HMP Health Services Organization and Policy PhD Critically evaluate the prior literature in health services organization and policy, including motivation, theory, data quality, methods, results, conclusions, and policy recommendations HMP803-806, HMP802, HMP835
HMP Health Services Organization and Policy PhD Develop research questions grounded in theory to expand knowledge about health services organization and policy HMP803-806, HMP802, HMP835
HMP Health Services Organization and Policy PhD Create a rigorous study design to test the research questions posed and to understand the strengths and limitations of that study design HMP826, HMP809, HMP835, HMP809
HMP Health Services Organization and Policy PhD Apply advanced quantitative and/or qualitative methods appropriate for health services organization and policy research appropriately in one's own research HMP826, HMP835
HMP Health Services Organization and Policy PhD Disseminate rigorous research findings through clear, persuasive written and oral communication to both peers and non-technical audiences. HMP826, HMP835

HMP990: Dissertation/Precandidates

  • Graduate level
  • Fall, Winter, Spring, Spring-Summer, Summer term(s)
  • 1-8 Credit Hour(s)
  • Instructor(s): Staff
  • Prerequisites: None
  • Description: Election for dissertation work by doctoral students not yet admitted to status as candidate.

HMP995: Dissertation Research for Doctorate in Philosophy

  • Graduate level
  • Fall, Winter, Spring, Spring-Summer, Summer term(s)
  • 8 Credit Hour(s)
  • Instructor(s): Staff
  • Prerequisites: None
  • Description: Election for dissertation work by doctoral students admitted as candidates

PUBHLTH513: Public Health Systems, Policy and Management

  • Graduate level
  • Winter term(s)
  • 3 Credit Hour(s)
  • Instructor(s): Rubyan, Michael
  • Prerequisites: SPH MPH Students Only
  • This course is Both Residential and Online MPH
  • Description: This course will introduce students to the public health system, public health policy development, and fundamental management concepts for managing public health organizations. Topics covered include organization, financing and history of public health, public health policy-making, advocacy, and basic principles of finance and human resource management in public health organizations.
  • Learning Objectives: (1) Students should be able to describe how public health and health care are organized and financed in the United States. (2) Students should be able to provide a brief history of public health. (3) Students should be able to explain key aspects of health care reform. (4) Students should be able to describe the core functions of public health and the 10 Essential Services. (5) Students should be able to describe the importance of financial and human resource management in public health and health care organizations (6) Students should be able to apply negotiation and mediation skills to address interpersonal and interorganizational challenges. (7) Students should be able to discuss the format and use of different types of budgets, prepare simple operating budgets and conduct variance analysis. (8) Students should be able to discuss the public health policy-making process. (9) Students should be able to describe the role of ethics in policy making. (10) Students should be able to advocate for political, social or economic policies and programs that will improve health in diverse populations. (11) Students should be able to propose strategies to identify stakeholders and build coalitions and partnerships for influencing public health outcomes. (12) Students should be able to write and deliver effective testimony.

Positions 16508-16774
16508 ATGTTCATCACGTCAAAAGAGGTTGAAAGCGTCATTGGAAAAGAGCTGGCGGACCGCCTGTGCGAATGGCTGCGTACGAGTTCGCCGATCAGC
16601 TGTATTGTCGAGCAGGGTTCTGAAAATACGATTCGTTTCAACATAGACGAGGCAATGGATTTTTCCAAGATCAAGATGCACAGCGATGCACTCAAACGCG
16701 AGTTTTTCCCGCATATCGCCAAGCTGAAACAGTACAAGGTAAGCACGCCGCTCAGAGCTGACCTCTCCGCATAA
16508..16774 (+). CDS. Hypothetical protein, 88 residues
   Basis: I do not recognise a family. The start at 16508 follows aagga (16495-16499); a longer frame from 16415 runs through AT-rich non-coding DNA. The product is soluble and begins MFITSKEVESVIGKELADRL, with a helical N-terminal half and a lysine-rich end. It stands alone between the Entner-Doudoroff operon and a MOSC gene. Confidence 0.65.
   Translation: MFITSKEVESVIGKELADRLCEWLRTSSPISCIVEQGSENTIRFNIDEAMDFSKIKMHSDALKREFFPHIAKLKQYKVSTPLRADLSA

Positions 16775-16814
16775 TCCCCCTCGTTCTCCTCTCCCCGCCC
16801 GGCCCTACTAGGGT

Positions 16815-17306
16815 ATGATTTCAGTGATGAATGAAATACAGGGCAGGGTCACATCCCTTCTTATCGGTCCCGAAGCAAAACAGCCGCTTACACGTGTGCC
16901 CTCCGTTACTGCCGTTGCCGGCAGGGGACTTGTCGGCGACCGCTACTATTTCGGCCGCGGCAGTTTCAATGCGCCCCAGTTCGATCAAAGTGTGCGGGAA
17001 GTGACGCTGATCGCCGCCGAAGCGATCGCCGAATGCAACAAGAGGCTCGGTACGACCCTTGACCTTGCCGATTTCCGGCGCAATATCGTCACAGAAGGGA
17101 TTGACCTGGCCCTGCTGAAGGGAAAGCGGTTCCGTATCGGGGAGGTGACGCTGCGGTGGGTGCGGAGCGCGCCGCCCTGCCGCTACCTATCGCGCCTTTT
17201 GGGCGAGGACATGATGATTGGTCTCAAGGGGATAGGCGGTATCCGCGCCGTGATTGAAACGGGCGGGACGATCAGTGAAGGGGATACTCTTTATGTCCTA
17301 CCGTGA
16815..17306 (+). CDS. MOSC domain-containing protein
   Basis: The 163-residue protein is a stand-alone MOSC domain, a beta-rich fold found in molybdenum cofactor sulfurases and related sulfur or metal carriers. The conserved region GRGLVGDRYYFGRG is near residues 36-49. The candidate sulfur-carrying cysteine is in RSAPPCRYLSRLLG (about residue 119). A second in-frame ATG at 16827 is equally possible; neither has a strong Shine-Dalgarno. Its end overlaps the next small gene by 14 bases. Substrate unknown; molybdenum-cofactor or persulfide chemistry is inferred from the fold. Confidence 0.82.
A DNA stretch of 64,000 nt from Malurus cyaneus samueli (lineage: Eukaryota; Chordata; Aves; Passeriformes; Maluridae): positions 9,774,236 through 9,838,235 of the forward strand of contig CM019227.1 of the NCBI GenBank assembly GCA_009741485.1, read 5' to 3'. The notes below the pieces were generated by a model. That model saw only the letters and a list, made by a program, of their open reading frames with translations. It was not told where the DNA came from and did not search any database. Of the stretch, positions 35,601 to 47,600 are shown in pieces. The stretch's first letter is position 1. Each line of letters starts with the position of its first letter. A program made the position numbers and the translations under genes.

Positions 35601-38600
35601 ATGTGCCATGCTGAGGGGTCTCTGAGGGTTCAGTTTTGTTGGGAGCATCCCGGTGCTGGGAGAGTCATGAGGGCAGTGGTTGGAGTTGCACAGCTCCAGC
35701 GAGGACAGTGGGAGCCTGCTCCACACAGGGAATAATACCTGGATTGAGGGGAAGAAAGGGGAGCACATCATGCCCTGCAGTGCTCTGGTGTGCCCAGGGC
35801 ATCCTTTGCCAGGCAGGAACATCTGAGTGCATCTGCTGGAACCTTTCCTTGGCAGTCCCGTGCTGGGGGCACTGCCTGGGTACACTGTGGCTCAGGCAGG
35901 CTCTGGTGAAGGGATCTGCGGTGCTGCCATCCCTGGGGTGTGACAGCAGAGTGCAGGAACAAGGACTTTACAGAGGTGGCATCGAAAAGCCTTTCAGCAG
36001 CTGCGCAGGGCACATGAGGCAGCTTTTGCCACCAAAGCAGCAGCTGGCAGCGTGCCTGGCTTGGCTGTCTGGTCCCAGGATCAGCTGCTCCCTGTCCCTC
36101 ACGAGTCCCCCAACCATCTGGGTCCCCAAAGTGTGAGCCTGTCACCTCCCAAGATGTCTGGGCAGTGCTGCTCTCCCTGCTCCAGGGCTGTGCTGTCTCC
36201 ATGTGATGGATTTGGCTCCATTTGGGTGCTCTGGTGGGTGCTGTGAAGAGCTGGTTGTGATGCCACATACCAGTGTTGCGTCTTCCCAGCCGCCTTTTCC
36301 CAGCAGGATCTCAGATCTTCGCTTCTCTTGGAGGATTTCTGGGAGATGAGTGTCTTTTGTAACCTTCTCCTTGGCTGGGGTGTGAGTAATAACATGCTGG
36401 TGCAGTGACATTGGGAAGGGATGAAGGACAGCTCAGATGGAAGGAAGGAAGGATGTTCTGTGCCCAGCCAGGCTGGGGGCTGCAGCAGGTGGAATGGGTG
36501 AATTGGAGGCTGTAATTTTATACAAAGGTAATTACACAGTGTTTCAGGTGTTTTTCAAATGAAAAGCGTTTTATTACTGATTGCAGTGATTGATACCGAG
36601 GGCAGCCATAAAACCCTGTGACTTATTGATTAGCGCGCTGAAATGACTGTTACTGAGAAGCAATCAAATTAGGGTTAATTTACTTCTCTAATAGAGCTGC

• This course required for the school-wide core curriculum

PUBHLTH626: Understanding and Improving the US Healthcare System

  • Graduate level
  • Fall term(s)
  • 1 Credit Hour(s)
  • Instructor(s): Farris, Karen Goold, Susan
  • Prerequisites: None
  • Undergraduates are allowed to enroll in this course.
  • Description: Provides an asynchronous, engaging, and interactive way to understand the U.S. healthcare system and gain insight about the system. This online course requires assigned course work and attendance a 90-minute in-person group session during weeks 4-5 of the course. Registration for group session is required early in the course.

PUBHLTH796: Special Topics in Public Health

  • Graduate level
  • Fall, Winter, Spring-Summer term(s)
  • 1-5 Credit Hour(s)
  • Instructor(s): Staff
  • Prerequisites: none
  • Description: This course will be used by faculty members to teach special or emerging topics related to Public Health. The specific material and format will vary by semester and instructor.
  • Learning Objectives: Will vary by topic and instructor.